Fake Cards

As a Pokémon League Leader, I've come across my fair share of fake cards. They are usually floating around in the collections of the new and younger players we have at league, so I decided to make this page to help people become more aware of the cards they are buying or may have in their collections.

Fake Pokémon cards are unofficial copies of real cards, made to deceive players and collectors into buying the counterfeit product. Fake cards are unlicensed by Nintendo, meaning that profit is taken away from the companies that sell legitimate cards. These are the same companies who send us free league stock and prizes so that everyone who participates in league can have fun!

Fake cards are not allowed to be used in any Pokémon leagues or tournaments. For some people who have been around Pokémon cards for a long time, fake cards can be recognised at a glance. For others, especially new or younger players, it can be harder to identify fake cards from real. Just remember that if you’re ever unsure, you can always ask a Pokémon league leader who will be able to tell you if a card is genuine or not. It’s better to go to the effort to find out than to unknowingly carry around fake cards in your deck or collection!

Here is a list of some of the ways you can tell if a card might be fake. I've also included some pictures of fake cards as examples. Click on the thumbnails to view the larger image. The best way to use this guide is to compare a suspected fake card with a card that you know is definitely real while reading the list.

Feel: Fake cards have different textures to real cards. Some fake cards have a glossier feel and appearance. Some fakes have a bumpy texture.

Patterns: If the card is shiny, the foil patterns are usually different from that of real cards. Some fake cards have patterns like love hearts, rings or squares. Some fakes that are scanned copies of real cards loose their shininess when they are printed, but the circle foil patterns in the background can still be seen.
On the left, the card has an unusual star pattern in the background. On the right, you can see the circle holofoil pattern, but the card does not shine.

Mistakes: A lot of fake cards are made from scratch, instead of being printed scans of real cards. These cards have many mistakes such as strange names and attacks that don’t make sense. Some of these have attacks, energy costs and HP of a higher value found on any real card (generally if a card has more than 200 HP or if its attack does more than 200, it’s a fake). Sometimes the numbers aren’t rounded to the nearest 10.
These two cards were made from scratch. The one on the left doesn't make sense at all, and the one on the right has higher HP than found on any real card.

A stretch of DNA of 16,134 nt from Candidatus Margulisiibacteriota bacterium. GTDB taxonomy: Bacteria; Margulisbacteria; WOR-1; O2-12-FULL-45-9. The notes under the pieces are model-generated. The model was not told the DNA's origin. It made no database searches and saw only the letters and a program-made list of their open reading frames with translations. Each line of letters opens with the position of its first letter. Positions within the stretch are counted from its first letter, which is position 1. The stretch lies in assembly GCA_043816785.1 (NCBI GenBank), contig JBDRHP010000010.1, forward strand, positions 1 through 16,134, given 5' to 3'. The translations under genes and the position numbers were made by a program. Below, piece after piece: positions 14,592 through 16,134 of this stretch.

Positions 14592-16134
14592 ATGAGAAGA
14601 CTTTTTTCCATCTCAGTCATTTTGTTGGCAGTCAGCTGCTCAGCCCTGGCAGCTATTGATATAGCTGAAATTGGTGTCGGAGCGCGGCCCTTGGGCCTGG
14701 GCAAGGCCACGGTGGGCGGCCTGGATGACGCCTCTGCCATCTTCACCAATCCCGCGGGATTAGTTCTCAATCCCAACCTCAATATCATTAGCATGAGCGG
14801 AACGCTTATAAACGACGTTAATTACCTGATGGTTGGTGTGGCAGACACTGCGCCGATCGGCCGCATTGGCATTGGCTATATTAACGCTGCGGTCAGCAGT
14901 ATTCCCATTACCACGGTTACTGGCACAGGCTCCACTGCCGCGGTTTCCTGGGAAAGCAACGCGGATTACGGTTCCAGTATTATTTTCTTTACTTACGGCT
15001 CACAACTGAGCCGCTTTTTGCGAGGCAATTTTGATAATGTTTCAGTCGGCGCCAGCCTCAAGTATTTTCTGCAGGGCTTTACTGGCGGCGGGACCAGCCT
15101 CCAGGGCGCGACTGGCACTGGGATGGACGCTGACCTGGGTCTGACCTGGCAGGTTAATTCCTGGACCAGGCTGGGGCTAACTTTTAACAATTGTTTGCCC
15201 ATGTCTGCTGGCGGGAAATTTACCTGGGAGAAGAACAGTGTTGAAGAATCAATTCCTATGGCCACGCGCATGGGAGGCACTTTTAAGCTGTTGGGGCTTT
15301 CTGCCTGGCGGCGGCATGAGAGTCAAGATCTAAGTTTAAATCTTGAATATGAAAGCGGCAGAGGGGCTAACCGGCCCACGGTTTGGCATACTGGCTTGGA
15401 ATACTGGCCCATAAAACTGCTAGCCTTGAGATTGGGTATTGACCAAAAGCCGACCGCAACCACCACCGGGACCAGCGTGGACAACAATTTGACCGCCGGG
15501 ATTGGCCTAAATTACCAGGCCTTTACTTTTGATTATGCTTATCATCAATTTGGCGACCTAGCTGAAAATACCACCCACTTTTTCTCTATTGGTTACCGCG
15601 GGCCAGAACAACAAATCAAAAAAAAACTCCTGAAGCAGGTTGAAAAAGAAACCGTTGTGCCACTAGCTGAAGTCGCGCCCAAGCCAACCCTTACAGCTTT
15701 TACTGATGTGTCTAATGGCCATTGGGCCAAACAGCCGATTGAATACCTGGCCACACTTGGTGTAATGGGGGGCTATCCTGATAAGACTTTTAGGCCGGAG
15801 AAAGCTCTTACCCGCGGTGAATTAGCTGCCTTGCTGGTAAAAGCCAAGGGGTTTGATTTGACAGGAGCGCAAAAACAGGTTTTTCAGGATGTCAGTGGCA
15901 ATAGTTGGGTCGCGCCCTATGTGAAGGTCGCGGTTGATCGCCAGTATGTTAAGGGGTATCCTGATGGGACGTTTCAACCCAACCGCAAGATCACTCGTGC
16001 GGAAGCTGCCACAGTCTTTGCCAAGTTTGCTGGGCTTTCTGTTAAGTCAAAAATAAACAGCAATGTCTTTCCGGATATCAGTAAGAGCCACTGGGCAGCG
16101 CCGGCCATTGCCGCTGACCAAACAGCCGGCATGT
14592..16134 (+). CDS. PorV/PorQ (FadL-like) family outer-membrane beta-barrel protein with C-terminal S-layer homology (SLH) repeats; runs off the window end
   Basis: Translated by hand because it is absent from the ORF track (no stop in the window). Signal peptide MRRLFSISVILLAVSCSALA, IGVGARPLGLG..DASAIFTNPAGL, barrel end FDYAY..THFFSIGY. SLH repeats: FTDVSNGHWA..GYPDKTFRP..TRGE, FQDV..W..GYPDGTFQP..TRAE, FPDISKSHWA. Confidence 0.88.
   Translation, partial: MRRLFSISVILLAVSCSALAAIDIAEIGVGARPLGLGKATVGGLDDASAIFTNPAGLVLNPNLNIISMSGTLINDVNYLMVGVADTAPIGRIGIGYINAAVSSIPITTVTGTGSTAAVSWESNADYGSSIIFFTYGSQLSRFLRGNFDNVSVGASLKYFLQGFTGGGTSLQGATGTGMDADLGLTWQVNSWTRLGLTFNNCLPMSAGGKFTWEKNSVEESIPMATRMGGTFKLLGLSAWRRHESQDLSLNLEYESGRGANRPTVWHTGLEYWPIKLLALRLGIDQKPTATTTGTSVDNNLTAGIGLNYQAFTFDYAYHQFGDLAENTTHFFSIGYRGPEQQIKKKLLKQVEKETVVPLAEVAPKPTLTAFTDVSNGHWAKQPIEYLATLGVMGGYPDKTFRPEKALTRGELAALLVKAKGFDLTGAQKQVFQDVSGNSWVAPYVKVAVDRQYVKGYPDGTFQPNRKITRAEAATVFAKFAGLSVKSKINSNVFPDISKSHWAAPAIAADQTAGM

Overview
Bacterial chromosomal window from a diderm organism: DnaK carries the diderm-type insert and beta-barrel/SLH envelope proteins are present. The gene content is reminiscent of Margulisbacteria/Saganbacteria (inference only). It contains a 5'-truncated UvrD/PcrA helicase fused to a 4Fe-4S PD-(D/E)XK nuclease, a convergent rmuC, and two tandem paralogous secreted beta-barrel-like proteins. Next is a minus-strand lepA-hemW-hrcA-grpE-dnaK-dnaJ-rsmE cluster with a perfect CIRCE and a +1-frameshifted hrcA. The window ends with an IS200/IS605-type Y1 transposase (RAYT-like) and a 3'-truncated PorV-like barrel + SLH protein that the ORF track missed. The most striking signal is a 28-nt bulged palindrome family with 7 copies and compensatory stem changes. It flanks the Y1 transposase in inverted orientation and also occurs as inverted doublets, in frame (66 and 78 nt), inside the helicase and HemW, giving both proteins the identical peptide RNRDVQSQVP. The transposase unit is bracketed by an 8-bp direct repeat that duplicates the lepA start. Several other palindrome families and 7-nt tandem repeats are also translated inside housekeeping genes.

Text: the text in some fake cards, especially the fine print down the bottom, may be blurry or illegible. The font may also be different to that of real cards.

The picture on the left shows the text of a fake card compared to that of a real one on the right.

Back: the backs of fake cards may seem blurry, washed out or a differing colour to those of real cards.
The card on the left is fake, and the one on the right is real. Take note of how washed out the fake looks compared to the real one.

Energy Symbols: The energy symbols in some fake cards are 'bloated' and take up more of the coloured circle they are in. It's important to note however, that some newer sets such as HeartGold & SoulSilver have the same bloated energy symbols, even in the legitimate cards.
An example of 'bloated' fake card energy symbols on the left, compared to the real card on the right.

Size: some fake cards are slightly smaller than real cards.

Packaging: When you open a packet of fake cards, they will usually be packaged badly. Some may be back to front or upside-down. Real cards are packaged all facing the same way.

The black line: Real cards all have a layer of black paper in between the two layers of card on either side. Fake cards are usually made with one layer of either white or brown paper or card. You can see the black line from looking closely at the card’s edge. You may also be able to see it if a corner is peeling, or if the card isn’t rare, by ripping it.
The picture on the left shows that when a fake card is torn in half, only cardboard is inside. With the real card on the right, the black line is clearly visible.

Place: Fake cards can commonly be found in places like market stalls, $2 shops and the like. Always buy Pokémon cards from places like well-known newsagents and bookshops, big retail stores such as Target and other chain supermarkets/shopping centers, and stores that specialise in cards or games.

If you do find you have fake cards in your possession, the best thing to do is to destroy them. But you could always cut out the pictures or use them to decorate books or card folders! Sometimes league leaders may even exchange your fake cards for real ones. Many people become attached to their fakes and wish to keep them, and that's fine too. As long as you keep them separate from your real cards and you know exactly which ones are which. However I strongly recommend you do not trade, sell or give away fake cards- even if the new owner knows they are are fake. This only allows the cards to circulate through people's collections and somewhere along the line someone will end up with fake cards they don't want.

Fake Vs Real

Here are some fake cards next to their real counterparts. There are many different kinds of fakes, and some are easier to spot than others. Also take note that looking at these scans is different to holding the actual cards; some fake cards are easier to identify from the back or by the feel of the card.